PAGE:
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I am confused about 2 different articles about decoupling capacitors and usb filtering.

First one: https://www.autodesk.com/products/eagle/blog/what-are-decoupling-capacitors/

this says i should use 2 different decoupling capacitors for each ic. One for high frequency(0.1 uf) and one for low frequency(10uF) noise. This makes great sense.

The second one is about usb voltage filtering. http://andybrown.me.uk/2015/07/24/usb-filtering/

This article says "It’s a little known fact that the USB 2.0 standard mandates a maximum of 10µF in parallel with VUSB to limit the inrush current"

So the problem is, i have 3 ics. with each has 10 uF in parallel i get way more impedance between 5V and gnd since they're all parallel between 5v-gnd.

Is using only 1 piece of 10uF at the end of filter instead of placing 3 pieces 10uF for each ic enough?

Edit: One ic is pca9555 nxp.com/docs/en/data-sheet/PCA9555.pdf? (could not seea cap value on this) other is mcp2221A ww1.microchip.com/downloads/en/DeviceDoc/20005565B.pdf

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    \$\begingroup\$ What ICs would those three ICs be? Usually 10uF capacitor per chip is not used. \$\endgroup\$ – Justme Oct 9 at 6:26
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Can you reference(or link) the component datasheets to see what the manufacturer recommends for decoupling capacitors? It is likely that the components dont really need their own 10uF cap. Often times just a 0.1uF or a 0.1uf + 1-4.7uF will be recommended.

I would expect that an individual 0.1uF plus a shared 4.7 or 10uF would work just fine.

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  • \$\begingroup\$ Thank you for answer one is pca9555 nxp.com/docs/en/data-sheet/PCA9555.pdf? (could not seea cap value on this) other is mcp2221A ww1.microchip.com/downloads/en/DeviceDoc/20005565B.pdf \$\endgroup\$ – Doğuhan PALA Oct 9 at 6:35
  • \$\begingroup\$ Ok I see. Yeah I think a 0.1uF as close as possible to the Vdd and Gnd pins for each device and a single 10uF as close to the devices as possible (ideally your components are close together to allow the 10uF to be relatively close to all of the components power inputs). Unless your components are spread out by several inches with very small traces to their power pins then you should be just fine. \$\endgroup\$ – Ben Watson Oct 9 at 6:56
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Do read my answer in Output capacitors placement in PCB

Is using only 1 piece of 10uF at the end of filter instead of placing 3 pieces 10uF for each ic enough?

Yes, 1 capacitor of 10uF will serve all other IC's.
I wonder if you really need 10uF and think you could use 2.2uF or 4.7uF instead. But that depends on cable length and whether the input current of those IC's is high frequent etc.

EDIT based on new comments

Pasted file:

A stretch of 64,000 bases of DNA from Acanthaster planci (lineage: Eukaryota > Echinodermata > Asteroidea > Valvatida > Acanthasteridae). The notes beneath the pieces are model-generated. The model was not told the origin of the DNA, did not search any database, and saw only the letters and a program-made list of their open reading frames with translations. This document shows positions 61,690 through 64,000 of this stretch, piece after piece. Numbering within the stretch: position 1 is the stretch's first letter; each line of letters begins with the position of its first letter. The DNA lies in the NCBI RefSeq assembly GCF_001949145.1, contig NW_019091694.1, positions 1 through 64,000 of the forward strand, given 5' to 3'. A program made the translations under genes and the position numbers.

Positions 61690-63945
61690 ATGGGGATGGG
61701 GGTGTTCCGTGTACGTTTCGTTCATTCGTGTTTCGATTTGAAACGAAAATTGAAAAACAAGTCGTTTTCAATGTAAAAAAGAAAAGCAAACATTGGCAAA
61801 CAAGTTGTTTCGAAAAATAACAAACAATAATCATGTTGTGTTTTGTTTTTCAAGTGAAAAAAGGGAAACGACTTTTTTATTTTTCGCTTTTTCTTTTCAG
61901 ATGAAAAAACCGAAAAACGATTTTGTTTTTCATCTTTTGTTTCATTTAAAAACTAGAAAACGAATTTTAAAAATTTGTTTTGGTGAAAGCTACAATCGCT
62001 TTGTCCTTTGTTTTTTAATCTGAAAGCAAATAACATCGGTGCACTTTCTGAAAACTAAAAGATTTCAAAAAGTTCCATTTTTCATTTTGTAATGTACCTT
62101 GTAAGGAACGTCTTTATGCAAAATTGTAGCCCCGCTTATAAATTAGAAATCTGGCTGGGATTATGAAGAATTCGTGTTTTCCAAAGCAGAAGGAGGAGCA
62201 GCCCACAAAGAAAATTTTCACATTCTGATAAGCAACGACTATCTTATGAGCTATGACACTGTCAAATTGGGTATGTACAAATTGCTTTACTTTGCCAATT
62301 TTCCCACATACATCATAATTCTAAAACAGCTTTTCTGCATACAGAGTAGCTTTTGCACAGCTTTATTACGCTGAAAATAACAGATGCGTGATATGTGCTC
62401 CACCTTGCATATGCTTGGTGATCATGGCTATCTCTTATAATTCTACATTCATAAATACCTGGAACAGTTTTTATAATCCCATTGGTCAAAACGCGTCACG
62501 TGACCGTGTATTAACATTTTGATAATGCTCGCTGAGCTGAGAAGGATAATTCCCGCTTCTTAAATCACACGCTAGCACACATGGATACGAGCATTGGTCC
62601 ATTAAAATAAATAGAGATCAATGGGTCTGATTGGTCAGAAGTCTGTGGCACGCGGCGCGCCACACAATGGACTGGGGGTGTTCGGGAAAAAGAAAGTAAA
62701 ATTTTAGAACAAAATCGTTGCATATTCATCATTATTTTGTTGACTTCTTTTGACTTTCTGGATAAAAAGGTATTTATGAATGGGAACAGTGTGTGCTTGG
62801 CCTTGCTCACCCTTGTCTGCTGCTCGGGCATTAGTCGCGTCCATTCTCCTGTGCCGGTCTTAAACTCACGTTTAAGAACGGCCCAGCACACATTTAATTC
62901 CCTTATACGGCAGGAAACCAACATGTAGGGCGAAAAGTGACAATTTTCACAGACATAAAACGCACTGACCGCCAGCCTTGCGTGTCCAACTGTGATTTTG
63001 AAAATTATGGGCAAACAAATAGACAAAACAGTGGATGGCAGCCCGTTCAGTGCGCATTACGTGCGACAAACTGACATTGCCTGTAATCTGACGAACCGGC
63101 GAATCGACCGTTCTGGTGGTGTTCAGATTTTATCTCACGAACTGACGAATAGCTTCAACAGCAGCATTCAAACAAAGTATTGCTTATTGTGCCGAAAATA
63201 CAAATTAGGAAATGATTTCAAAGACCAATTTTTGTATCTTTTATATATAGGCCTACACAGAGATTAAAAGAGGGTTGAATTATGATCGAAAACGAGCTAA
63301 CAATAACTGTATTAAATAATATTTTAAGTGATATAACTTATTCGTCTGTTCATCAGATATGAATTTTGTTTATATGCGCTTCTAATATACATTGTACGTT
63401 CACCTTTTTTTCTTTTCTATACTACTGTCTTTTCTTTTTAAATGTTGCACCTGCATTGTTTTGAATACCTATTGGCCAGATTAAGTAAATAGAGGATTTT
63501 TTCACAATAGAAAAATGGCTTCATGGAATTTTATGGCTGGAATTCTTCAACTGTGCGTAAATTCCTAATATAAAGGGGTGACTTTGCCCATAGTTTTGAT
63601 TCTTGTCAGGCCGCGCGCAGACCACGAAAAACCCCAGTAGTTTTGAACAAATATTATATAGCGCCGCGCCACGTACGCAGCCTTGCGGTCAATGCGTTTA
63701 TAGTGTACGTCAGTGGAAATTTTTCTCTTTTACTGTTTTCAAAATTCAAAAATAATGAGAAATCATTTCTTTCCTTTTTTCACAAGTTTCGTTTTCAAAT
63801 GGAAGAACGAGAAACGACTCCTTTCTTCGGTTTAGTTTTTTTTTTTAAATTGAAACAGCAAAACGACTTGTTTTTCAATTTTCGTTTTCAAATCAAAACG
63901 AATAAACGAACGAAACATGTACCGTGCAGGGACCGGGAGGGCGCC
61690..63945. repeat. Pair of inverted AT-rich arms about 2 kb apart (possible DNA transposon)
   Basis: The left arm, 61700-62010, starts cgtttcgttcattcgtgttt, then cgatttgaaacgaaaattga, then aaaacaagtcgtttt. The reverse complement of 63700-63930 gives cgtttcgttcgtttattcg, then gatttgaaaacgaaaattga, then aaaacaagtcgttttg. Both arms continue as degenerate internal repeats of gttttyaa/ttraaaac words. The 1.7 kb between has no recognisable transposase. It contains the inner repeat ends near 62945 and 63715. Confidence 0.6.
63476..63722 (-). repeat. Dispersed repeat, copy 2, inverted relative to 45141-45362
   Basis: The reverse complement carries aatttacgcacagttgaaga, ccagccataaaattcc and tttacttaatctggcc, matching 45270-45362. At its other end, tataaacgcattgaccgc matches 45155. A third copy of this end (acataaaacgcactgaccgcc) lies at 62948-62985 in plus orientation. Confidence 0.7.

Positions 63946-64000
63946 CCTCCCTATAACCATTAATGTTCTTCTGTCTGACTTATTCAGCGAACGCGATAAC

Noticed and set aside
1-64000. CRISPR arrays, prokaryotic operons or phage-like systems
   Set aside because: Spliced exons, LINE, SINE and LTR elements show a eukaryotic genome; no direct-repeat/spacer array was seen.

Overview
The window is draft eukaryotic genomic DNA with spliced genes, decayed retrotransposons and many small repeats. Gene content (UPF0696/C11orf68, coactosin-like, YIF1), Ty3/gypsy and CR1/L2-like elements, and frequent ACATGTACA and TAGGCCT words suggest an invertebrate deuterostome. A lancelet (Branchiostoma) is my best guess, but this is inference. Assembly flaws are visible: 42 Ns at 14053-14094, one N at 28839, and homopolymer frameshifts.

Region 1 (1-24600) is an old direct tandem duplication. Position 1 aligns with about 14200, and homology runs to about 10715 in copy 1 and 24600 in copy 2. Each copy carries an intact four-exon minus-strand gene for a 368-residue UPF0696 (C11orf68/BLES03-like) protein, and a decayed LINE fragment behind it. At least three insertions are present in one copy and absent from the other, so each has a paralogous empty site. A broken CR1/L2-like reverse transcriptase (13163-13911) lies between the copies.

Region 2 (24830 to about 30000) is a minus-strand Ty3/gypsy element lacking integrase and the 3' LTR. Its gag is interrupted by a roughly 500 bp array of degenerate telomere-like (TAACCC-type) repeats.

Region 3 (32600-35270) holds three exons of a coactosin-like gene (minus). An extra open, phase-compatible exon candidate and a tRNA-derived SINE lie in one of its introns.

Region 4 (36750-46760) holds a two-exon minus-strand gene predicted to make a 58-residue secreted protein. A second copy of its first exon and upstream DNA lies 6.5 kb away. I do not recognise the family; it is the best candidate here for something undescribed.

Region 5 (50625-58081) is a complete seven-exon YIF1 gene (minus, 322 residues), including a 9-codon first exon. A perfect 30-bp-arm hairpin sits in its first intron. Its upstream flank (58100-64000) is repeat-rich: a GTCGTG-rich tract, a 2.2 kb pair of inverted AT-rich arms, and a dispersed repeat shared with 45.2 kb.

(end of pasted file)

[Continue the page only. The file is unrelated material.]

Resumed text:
You need this 10uF capacitor to filter fluctuations of the voltage of the USB port as well as act as local buffer for the electronics 'behind' it. When there is a sudden increase in demanded current, this current will be initially drawn from this buffer (because the (USB and other) wiring has inductance which makes it too slow to respond to this sudden increase).
The buffer capacitor will make sure the voltage doesn't drop too much.

The microprocessor and the PCA9555 itself hardly draw current.
The total current sourced by all I/Os of the PCA9555 must be limited to 160 mA.
So, if you decide to turn on all ports at once drawing in total 160mA, you may need 4.7uF to prevent the 5V rails drops too much.
But I expect the capacitor value can be reduced.

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  • \$\begingroup\$ thank you so much! The cap value(10uF) on autodesk got me confused. I will use 1 piece 10uF on output of filter circuit. \$\endgroup\$ – Doğuhan PALA Oct 9 at 6:38
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    \$\begingroup\$ @DoğuhanPALA, follow Huisman's (upvoted) recommendation to use 4.7 uF instead of 10 uF. Don't forget that your 10 uF has a tolerance that takes it over the USB maximum. \$\endgroup\$ – TonyM Oct 9 at 7:28
  • \$\begingroup\$ Oh, ok i will do that. Thank you so much for your help! \$\endgroup\$ – Doğuhan PALA Oct 9 at 7:49
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These two questions are nearly unrelated to each other. In normal situation the internal ICs usually are powered with 3.3V, so typically a 5V-to-3.3V regulator is required. And therefore the bypass caps are de-coupled from the 5-V input.

Now, each IC needs de-coupling caps, and their values are usually specified in respective datasheets, with all this spectrum-spreading set of values, 100pF + 0.1uf + whatever. This is a separate issue for IC operating stability and suppression of internally-produced consumption spikes of current.

The USB "stability", however, requires that every USB device upstream-facing port (UFP) to have no more than 10 uF. More specifically, it is not the 10uF limit, but rather a limit for total charge (50 u-Coulombs) that flow into the device's port at plug-in event. It should be less than 50 uC integrated over 100 ms. It is required to avoid voltage "droops" and "drops" when the devices are hot-plugged into USB host, for not to interrupt functionality of already connected and working devices. Therefore a USB-compliant device (or UFP of a hub) MUST NOT have more than 10uF (5V x 10uF) at the input DIRECTLY. (actually, this cap should be no less than 1.0uF for different reasons).

So there is a design dilemma if the set of ICs inside the USB device needs more than 10 uF each, which is however a rare case. This problem must be solved by careful engineering of VBUS power path input, which might include ramp limiting and time delays in consumption.

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